Protest 2012 – Guantánamo, Aafia Siddiqui and Shaker Aamer, a set on Flickr.
Since setting up my new Flickr account last week, I’ve posted three sets of photos from my US tour in January, to campaign for the closure of Guantánamo on the 10th anniversary of the opening of the prison – in New York, on the national day of action in Washington D.C., and in San Francisco and Chicago.
This latest set contains photos from a number of campaigns and protests in which I’ve been involved this year, since I returned from the US — my visit to Brussels to show “Outside the Law: Stories from Guantánamo” (the film I co-directed with Polly Nash) at the European Parliament, and two protests in London — a rally for the imprisoned Pakistani neuroscientist Aafia Siddiqui outside the US embassy in London on the 9th anniversary of her initial disappearance in Pakistan, and a protest outside Parliament calling for the return to the UK from Guantánamo of Shaker Aamer, the last British resident in the prison. Other protests — with UK Uncut and Occupy London — can be found here, here, here and here.
My thanks to the MEPs Jean Lambert, Sarah Ludford and Ana Gomes, for their persistence in exposing the injustices of Guantánamo and the “war on terror,” and to the Justice for Aafia Coalition and the Save Shaker Aamer Campaign for their hard work on behalf of Dr. Siddiqui and Shaker Aamer.
For US Independence Day on July 4, Aafia Siddiqui’s family has launched an urgent initiative requesting that supporters send postcards to the US State Department calling for the release of Aafia Siddiqui, to bring to an end her unjust 86-year sentence. As the campaign notes, “We request all postcards are sent by 4th July 2012, to coincide with Independence Day, where the concepts of freedom and liberty are celebrated in the US.” Copies can be downloaded from the website of the Justice for Aafia Coalition, and readers in the UK can get postcards sent to them by emailing firstname.lastname@example.org.
For Shaker Aamer, cleared for release from Guantánamo for over five years, but trapped by the inactivity of both the US and UK governments, those who are interested in trying to secure his return to the UK are requested to sign an e-petition to the UK government, which needs 100,000 signatures by next April to be eligible for a Parliamentary debate. Only British citizens and residents can sign it, but anyone anywhere in the world can sign the international petition on the Care 2 Petition Site, which will be delivered to both the US and UK governments when it reaches 10,000 signatures.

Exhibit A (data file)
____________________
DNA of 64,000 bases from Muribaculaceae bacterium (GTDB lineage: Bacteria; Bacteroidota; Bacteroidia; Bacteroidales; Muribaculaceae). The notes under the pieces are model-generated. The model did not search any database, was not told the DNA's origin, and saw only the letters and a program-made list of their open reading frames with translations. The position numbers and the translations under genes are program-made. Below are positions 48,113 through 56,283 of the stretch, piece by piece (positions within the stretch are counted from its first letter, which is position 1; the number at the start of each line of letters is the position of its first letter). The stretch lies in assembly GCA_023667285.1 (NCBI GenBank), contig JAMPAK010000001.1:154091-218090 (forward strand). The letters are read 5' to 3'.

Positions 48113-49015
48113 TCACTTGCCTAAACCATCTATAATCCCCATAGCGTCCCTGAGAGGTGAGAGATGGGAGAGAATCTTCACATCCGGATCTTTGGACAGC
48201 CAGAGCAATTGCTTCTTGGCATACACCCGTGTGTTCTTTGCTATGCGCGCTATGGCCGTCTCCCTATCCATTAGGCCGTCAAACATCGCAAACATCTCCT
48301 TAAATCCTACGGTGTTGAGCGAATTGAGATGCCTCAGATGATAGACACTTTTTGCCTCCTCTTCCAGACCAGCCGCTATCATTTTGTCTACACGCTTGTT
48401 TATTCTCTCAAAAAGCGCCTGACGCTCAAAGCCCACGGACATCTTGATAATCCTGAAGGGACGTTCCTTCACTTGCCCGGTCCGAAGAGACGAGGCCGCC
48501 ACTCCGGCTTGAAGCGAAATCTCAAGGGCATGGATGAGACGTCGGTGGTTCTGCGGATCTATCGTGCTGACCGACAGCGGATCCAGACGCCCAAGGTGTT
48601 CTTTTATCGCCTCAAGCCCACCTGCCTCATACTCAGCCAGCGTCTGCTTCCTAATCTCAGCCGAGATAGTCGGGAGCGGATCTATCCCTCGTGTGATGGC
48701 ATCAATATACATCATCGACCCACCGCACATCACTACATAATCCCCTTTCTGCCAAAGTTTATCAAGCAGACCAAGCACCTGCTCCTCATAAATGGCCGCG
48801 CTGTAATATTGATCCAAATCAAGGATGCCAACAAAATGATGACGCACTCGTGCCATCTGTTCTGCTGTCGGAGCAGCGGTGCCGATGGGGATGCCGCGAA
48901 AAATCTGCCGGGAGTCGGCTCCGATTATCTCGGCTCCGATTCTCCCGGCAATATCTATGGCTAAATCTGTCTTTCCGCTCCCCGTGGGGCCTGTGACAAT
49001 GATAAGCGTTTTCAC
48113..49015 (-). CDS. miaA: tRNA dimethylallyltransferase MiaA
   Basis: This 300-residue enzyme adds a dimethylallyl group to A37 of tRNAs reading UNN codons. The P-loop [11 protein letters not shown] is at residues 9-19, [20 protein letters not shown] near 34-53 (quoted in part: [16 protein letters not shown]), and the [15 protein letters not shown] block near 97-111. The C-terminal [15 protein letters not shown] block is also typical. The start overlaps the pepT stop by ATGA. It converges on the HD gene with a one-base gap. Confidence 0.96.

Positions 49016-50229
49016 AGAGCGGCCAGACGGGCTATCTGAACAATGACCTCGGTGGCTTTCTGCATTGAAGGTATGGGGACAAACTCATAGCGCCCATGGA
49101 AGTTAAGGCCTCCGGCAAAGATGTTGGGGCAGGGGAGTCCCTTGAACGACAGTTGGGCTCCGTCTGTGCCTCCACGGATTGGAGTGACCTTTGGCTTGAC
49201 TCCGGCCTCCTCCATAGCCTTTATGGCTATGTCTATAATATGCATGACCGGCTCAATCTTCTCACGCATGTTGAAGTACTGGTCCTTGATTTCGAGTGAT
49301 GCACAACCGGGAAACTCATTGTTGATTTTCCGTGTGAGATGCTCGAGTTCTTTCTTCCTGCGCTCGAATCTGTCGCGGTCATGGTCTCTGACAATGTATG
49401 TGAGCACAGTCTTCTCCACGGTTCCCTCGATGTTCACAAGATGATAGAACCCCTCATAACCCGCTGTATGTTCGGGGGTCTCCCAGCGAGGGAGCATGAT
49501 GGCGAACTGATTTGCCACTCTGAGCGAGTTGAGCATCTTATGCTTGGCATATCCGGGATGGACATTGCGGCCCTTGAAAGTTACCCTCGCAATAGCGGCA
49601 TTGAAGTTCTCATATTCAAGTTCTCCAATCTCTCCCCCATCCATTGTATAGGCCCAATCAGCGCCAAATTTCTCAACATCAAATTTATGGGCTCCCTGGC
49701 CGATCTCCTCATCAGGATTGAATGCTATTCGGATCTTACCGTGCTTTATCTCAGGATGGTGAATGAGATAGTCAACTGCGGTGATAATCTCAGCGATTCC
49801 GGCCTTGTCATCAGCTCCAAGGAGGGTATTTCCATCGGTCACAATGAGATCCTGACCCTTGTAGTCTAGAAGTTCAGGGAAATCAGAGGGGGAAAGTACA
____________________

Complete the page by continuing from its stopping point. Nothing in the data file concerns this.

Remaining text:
I hope you enjoy the photos. More will be coming soon, from my visit to Kuwait in February to raise awareness of the plight of the last two Kuwaiti prisoners in Guantánamo, Fayiz al-Kandari and Fawzi al-Odah.
Andy Worthington is the author of The Guantánamo Files: The Stories of the 774 Detainees in America’s Illegal Prison (published by Pluto Press, distributed by Macmillan in the US, and available from Amazon — click on the following for the US and the UK) and of two other books: Stonehenge: Celebration and Subversion and The Battle of the Beanfield. To receive new articles in your inbox, please subscribe to my RSS feed (and I can also be found on Facebook, Twitter, Digg and YouTube). Also see my definitive Guantánamo prisoner list, updated in April 2012, “The Complete Guantánamo Files,” a 70-part, million-word series drawing on files released by WikiLeaks in April 2011, and details about the documentary film, “Outside the Law: Stories from Guantánamo” (co-directed by Polly Nash and Andy Worthington, and available on DVD here — or here for the US). Also see my definitive Guantánamo habeas list and the chronological list of all my articles, and please also consider joining the new “Close Guantánamo campaign,” and, if you appreciate my work, feel free to make a donation.
Keep up the good work Andy,you seem like a man after justice.I applaud you and only wish i had half the motivation.
Thank you, Naj. Much appreciated. I do have a lot of time and energy for working to defeat injustice, but it means nothing if no one pays any attention, so thanks for the support.
Go on..raising the voice for the discriminated n for those are denied justice..
Thanks, Marva, for your interest and support. I will continue!
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